The Phantom Zone. It’s perhaps Kryptonian scientist Jor-El’s greatest legacy, if not for the daring choice to spare his son from the destruction of his world. An entirely separate plane of reality with untold potential, but one which Kryptonian society ultimately used as a penal colony—sending its most notorious criminals to the ghostly realm to carry out their sentences. Today, the most notorious criminal to receive the Phantom Zone sentence is General Dru-Zod, the Kryptonian military strategist who once sought to seize control of his home world. Spared the death of Krypton through his Phantom Zone sentence, Zod finds that with Superman calling Earth his home, the legacy of their home planet falls upon his shoulders. It’s with this responsibility we find Zod in his first comic book series by Joe Casey and Dan McDaid, Kneel Before Zod.

How did the great general fall into disgrace, rise as one of Superman’s most notorious villains, and turn to a new purpose across the stars? Let’s take a leaf through the many chapters written thus far in the Book of Zod.


If you were reading Superman comics in the Silver Age, General Zod wouldn’t even be the first villain who came to mind when you were talking about Phantom Zone criminals. Generally presented as a group, these criminals largely consisted of wayward scientists such as Dr. Xadu, Va-Kox, Quex-Ul, Superman’s first cousin once removed Kru-El, and most notorious of them all, Jax-Ur, who was responsible for the destruction of Krypton’s moon. Although Zod was one of the first Phantom Zone criminals introduced in the comics, it was typically Jax-Ur who led the Phantom Zoners when they plotted vengeance against the son of their jailer.

Just as the El family has long followed a scientific tradition, the Zods have been the stewards of Krypton’s defense. When space travel became outlawed on Krypton, Zod turned the forces under his command inward, seeking to bring the world under his control. Zod would be the final Kryptonian sentenced to the Phantom Zone before its destruction, and as such deferred to Jax-Ur’s seniority—at least, until they might someday secure their freedom.

Invitation to Kneel

Which raises the question: if Jax-Ur was originally considered the leader of the Phantom Zone contingent, why isn’t he the most feared and regarded Kryptonian villain today? Why not Kru-El, Jor-El’s cousin? Or Jer-Em, the mad prophet? Or Krypton’s deadliest serial killer, Faora Hu-Ul? The answer is unmistakable: Richard Donner’s cinematic Superman duology. In the first minutes of 1978’s Superman, we see a powerful, defiant Zod played by Terrence Stamp sentenced to the Phantom Zone alongside two original cronies developed for the film, Ursa and Non. In the sequel, the three criminals escape their bonds, and with newfound powers, seek to conquer the Earth for themselves as they once failed to take Krypton.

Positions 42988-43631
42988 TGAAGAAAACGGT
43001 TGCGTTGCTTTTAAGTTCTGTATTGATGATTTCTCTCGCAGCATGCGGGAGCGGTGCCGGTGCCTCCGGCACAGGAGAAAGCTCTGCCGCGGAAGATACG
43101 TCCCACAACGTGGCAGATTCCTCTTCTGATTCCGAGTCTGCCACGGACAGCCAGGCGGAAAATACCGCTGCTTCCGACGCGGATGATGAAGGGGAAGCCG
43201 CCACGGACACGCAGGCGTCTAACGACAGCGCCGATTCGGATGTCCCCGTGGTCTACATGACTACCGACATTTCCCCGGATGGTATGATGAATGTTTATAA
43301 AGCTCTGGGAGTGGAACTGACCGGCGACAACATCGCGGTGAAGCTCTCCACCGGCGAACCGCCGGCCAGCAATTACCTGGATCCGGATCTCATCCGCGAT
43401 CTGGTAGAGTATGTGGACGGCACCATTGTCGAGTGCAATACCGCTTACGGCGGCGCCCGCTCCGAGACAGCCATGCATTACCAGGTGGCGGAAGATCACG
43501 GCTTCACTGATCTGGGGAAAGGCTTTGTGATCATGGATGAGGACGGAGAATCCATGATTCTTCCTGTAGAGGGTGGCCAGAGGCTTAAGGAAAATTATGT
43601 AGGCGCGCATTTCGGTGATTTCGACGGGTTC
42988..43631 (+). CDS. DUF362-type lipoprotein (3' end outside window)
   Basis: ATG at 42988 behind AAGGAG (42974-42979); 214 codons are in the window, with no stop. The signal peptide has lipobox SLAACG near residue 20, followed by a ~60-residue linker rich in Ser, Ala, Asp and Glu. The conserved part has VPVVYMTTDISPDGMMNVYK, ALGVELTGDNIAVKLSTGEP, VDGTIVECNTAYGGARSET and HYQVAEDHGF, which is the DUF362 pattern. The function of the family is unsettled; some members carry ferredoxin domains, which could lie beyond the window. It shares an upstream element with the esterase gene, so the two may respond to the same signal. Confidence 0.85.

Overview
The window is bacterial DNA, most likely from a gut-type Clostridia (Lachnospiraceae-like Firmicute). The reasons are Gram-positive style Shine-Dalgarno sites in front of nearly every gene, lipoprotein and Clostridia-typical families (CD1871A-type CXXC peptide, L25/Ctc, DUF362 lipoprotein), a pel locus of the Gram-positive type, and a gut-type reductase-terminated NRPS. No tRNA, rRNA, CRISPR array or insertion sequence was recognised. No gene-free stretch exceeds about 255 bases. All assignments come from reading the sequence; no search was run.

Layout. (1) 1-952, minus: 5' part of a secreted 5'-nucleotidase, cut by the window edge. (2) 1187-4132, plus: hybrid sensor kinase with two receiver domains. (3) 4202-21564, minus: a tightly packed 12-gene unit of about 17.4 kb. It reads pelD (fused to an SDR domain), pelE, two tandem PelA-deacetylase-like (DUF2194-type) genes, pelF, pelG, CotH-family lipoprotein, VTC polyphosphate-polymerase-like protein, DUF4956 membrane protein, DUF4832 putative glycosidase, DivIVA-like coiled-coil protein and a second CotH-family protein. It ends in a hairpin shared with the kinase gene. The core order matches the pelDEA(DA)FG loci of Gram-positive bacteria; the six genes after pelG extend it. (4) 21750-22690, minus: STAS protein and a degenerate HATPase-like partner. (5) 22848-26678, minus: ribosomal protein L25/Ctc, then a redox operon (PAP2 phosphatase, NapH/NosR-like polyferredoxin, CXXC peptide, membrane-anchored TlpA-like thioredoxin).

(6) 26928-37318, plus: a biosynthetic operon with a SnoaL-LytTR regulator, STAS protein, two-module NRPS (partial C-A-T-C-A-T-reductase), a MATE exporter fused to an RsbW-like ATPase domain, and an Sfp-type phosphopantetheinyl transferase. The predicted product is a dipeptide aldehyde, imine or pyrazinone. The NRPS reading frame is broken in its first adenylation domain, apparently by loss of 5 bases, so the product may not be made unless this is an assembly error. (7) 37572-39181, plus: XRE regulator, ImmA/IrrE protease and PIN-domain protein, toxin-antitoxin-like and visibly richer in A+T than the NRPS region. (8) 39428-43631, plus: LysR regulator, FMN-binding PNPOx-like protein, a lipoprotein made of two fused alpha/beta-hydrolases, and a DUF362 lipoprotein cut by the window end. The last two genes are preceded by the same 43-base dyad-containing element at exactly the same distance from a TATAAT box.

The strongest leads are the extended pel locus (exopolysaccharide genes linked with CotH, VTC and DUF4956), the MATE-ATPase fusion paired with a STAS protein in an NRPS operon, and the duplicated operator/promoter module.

So why use Zod, and not Jax-Ur? We can only speculate. Perhaps Zod’s particular military bend made for a more interesting contrast with the peace-seeking Superman. Maybe his history as a conqueror made him a more versatile antagonist for Superman than a mad scientist with a paternal vendetta. Whatever the case, from this point on, when the world thought of villains from Krypton’s past, they would think of General Zod, who commanded the world to kneel before him.

The “Last Son” Conundrum

Six years after Superman II, DC was faced with a new problem. After Lex Luthor, General Zod was now Superman’s most well-known adversary. But with Crisis on Infinite Earths, DC had made the decision to remove the ancillary surviving Kryptonians from Superman’s supporting cast, allowing him to be the true “Last Son of Krypton” as he was once intended. So where did that leave Zod?